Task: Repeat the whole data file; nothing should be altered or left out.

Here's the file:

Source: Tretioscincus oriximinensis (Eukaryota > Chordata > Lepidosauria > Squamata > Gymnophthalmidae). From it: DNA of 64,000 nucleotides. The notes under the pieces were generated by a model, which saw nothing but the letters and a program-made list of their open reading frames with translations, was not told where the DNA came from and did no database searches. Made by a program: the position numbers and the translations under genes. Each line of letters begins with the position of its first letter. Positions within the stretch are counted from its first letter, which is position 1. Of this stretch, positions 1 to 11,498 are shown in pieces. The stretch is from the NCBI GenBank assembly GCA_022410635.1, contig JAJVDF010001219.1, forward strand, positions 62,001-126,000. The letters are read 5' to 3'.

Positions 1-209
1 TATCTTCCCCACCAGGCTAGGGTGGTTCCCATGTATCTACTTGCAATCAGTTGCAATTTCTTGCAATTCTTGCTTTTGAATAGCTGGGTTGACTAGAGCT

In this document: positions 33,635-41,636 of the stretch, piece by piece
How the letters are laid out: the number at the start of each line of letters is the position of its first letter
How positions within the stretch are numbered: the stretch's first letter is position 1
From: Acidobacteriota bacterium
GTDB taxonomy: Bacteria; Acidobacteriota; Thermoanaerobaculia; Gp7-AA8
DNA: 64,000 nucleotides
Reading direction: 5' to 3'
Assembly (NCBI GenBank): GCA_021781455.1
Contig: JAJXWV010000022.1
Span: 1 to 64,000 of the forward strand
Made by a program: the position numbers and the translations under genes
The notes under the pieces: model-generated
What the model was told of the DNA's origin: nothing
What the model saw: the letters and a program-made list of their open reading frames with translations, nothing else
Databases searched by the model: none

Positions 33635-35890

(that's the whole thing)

Source: Tretioscincus oriximinensis (Eukaryota > Chordata > Lepidosauria > Squamata > Gymnophthalmidae). From it: DNA of 64,000 nucleotides. The notes under the pieces were generated by a model, which saw nothing but the letters and a program-made list of their open reading frames with translations, was not told where the DNA came from and did no database searches. Made by a program: the position numbers and the translations under genes. Each line of letters begins with the position of its first letter. Positions within the stretch are counted from its first letter, which is position 1. Of this stretch, positions 1 to 11,498 are shown in pieces. The stretch is from the NCBI GenBank assembly GCA_022410635.1, contig JAJVDF010001219.1, forward strand, positions 62,001-126,000. The letters are read 5' to 3'.

Positions 1-209
1 TATCTTCCCCACCAGGCTAGGGTGGTTCCCATGTATCTACTTGCAATCAGTTGCAATTTCTTGCAATTCTTGCTTTTGAATAGCTGGGTTGACTAGAGCT

In this document: positions 33,635-41,636 of the stretch, piece by piece
How the letters are laid out: the number at the start of each line of letters is the position of its first letter
How positions within the stretch are numbered: the stretch's first letter is position 1
From: Acidobacteriota bacterium
GTDB taxonomy: Bacteria; Acidobacteriota; Thermoanaerobaculia; Gp7-AA8
DNA: 64,000 nucleotides
Reading direction: 5' to 3'
Assembly (NCBI GenBank): GCA_021781455.1
Contig: JAJXWV010000022.1
Span: 1 to 64,000 of the forward strand
Made by a program: the position numbers and the translations under genes
The notes under the pieces: model-generated
What the model was told of the DNA's origin: nothing
What the model saw: the letters and a program-made list of their open reading frames with translations, nothing else
Databases searched by the model: none

Positions 33635-35890